Stage 2 of the OAN was first demonstrated in a partnership between the MUSC and the South Carolina Department of Mental Health. Both entities serve many of the same community hospitals by providing emergency room consultations via telehealth. Although the services and even video end points differed, the two institutions worked together to leverage technology resources and agreed-upon approaches to solving technology problems for the sites they commonly serve. Technical collaboration has matured between the provider groups, with common practices both in technology choice and security and network support. Clinical collaboration has been established with one provider group providing care on the inpatient side and another in the emergency department and outpatient setting requiring clinician communication for smooth handoffs. Administrative collaboration has also been ongoing such that leadership finds the relationship so important that this same division of telemental health services that began in community hospitals is now replicated in MUSC’s own children’s hospital as well.
Stage 3: Functional Clinical Network
The first two stages of OAN maturity deal with technical and collaborative infrastructure. In stage 3, there is a focus on the demonstration of a functional interoperable network, with different institutions providing services through common telehealth end points at a patient site. To make this transition, there is a focus on distributing the established guidelines to focus on training and smooth launching or go live of services. Finally, quality metrics are tracked to ensure fidelity and encourage ongoing quality improvement. Attention to this ongoing process acknowledges that the technical, clinical, and administrative and achievements of stages 1 and 2 may not be fully matured and require ongoing attention and modifications. Embracing interoperability will likely lead to scaling of functionality to cost while using common end points. It is in stage 3 where these realities are confronted to move toward stage 4 while not sacrificing clinical integrity.
Distribution of Best Practices
For providers at multiple institutions to put the OAN technology to use, there must be a shared understanding of the best practices established by the workgroups during stages 1 and 2. Although all intricacies of the technology choices are not necessarily of utmost importance to this group, a basic understanding of telehealth and how to use and troubleshoot the technology is vital. In addition, when a consensus has been reached to the questions listed in, a forum for distributing these guidelines to a larger group helps to overcome knowledge barriers. The SCTA has worked through the distribution of instructional information in a variety of ways. Both content advisory and education workgroups exist to help increase general awareness and make more detailed training documents available. These range from a large library of promotional videos to a repertoire of online training modules developed in collaboration with the state’s public television and broadcasting agencies and the South Carolina Area Health Education Consortium. Although these materials are in continued development, their use in conjunction with state and regional group training sets the stage for more in-depth on-site training. These program-specific training for providers and support staff provide employees from multiple institutions with a shared understanding before any go live.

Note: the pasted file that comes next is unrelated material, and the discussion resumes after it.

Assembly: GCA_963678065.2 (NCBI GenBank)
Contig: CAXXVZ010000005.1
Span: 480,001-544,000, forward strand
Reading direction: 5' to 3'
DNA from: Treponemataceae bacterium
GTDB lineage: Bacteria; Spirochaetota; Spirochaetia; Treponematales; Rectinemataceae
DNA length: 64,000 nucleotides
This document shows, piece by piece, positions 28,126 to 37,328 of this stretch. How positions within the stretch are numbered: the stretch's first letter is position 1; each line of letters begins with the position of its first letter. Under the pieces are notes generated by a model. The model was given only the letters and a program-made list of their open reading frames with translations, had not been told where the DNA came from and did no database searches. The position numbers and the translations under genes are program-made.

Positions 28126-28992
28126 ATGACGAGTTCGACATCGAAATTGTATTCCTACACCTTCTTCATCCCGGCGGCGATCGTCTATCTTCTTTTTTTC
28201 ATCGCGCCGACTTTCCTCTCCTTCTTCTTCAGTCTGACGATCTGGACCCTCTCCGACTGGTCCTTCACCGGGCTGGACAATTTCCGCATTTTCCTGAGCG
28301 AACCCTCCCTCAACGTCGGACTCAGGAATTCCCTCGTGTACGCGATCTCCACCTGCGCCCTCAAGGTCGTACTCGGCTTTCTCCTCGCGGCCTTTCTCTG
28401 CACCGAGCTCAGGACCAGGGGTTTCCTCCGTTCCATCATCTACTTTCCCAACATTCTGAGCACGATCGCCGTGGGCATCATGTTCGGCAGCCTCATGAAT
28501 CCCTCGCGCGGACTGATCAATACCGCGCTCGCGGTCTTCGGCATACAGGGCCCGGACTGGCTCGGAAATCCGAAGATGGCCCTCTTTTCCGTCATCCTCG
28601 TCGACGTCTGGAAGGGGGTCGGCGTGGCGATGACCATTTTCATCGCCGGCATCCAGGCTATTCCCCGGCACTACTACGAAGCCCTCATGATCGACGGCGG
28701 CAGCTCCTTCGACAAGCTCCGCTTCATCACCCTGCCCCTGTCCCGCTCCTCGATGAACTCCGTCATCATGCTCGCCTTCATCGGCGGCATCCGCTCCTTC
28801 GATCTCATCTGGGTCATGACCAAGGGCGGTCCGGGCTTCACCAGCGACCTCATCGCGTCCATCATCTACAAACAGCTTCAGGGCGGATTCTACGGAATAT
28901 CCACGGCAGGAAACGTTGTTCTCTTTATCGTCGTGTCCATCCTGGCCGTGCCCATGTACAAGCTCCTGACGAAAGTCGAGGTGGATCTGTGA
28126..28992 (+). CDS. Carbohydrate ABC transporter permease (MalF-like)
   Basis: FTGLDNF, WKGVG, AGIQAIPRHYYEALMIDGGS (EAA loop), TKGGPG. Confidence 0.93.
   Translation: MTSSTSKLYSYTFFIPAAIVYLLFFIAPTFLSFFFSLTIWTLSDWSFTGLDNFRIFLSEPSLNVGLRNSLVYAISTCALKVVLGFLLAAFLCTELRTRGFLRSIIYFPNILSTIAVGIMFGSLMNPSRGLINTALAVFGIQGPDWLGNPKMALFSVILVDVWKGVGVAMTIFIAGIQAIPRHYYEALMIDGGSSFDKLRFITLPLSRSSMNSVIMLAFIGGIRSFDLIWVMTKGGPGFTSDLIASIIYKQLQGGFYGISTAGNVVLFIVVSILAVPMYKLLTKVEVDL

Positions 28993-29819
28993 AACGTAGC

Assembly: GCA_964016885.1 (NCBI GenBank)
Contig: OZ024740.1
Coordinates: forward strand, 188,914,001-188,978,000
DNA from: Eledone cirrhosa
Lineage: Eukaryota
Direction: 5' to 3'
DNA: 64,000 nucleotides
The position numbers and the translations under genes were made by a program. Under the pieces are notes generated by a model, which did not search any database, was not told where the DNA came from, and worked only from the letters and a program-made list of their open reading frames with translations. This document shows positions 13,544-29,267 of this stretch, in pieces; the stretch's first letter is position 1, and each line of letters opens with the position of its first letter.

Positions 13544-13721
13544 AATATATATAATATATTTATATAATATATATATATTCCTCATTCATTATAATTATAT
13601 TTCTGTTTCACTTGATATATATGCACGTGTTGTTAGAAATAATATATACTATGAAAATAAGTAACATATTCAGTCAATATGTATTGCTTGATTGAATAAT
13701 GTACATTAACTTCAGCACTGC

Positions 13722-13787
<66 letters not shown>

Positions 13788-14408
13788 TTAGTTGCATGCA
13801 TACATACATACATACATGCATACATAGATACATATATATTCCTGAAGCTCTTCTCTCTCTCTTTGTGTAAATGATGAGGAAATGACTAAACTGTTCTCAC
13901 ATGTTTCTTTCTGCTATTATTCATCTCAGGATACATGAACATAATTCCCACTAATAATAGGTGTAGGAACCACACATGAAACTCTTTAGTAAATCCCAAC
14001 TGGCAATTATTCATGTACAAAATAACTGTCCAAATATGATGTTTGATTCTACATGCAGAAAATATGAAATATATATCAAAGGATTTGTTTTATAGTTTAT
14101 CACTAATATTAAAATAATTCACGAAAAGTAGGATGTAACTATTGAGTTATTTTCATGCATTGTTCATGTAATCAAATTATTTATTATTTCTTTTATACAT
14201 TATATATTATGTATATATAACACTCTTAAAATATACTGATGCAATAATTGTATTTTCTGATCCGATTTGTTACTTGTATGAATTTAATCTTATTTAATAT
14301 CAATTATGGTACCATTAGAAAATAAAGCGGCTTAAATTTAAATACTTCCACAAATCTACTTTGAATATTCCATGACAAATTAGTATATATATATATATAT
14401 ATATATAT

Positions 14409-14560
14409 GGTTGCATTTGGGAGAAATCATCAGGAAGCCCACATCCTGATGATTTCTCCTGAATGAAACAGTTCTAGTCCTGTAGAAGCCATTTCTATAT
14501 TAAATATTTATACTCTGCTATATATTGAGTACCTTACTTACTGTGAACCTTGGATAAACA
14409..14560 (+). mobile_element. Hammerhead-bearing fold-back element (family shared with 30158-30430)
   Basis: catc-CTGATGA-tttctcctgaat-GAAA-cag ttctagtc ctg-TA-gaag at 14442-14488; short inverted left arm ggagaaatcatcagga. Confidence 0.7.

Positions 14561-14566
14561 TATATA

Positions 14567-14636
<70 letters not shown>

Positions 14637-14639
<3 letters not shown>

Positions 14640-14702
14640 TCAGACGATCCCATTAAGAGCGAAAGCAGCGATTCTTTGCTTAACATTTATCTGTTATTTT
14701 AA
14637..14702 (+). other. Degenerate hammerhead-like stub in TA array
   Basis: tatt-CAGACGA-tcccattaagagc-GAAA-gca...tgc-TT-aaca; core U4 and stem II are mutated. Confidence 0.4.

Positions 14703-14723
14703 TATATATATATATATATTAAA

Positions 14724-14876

Program Go Live
Collaborative use of open access technology by multiple institutions requires substantial coordination and support throughout the process of program development and transition to patient care. This is often best facilitated through dedicated telehealth coordinators or designated contact personnel at each institution. These designees are able to provide a source of continuity between IT, clinical, and administrative teams and host forums for discussion among the institutions. As the training is completed, they are able to host a series of mock connections before the rollout of services involving actual patient care and then monitor the first several patient encounters. During this transition period, the coordinators are able to help troubleshoot or find solutions to issues that might otherwise provide a less-than-optimal experience for either the patient or provider.
Quality Metric Tracking and Improvement
As in any process improvement effort, establishing metrics of success that can be tracked over time is essential. Ultimately, monitoring successful uses of common end points into the OAN by multiple institutions is a useful metric, but there are likely others needed to obtain this goal. In that stage, the practical realities that inhibit full deployment of the OAN are addressed or at least acknowledged as areas of optimization. These differences in functionality do not exclude the possibility of interoperability, but the clinical and cost needs may understandably be prioritized over interoperability in stage 3. In this stage, these practical realities are acknowledged, and a course is toward interoperability through process improvement and adjustments to technologies.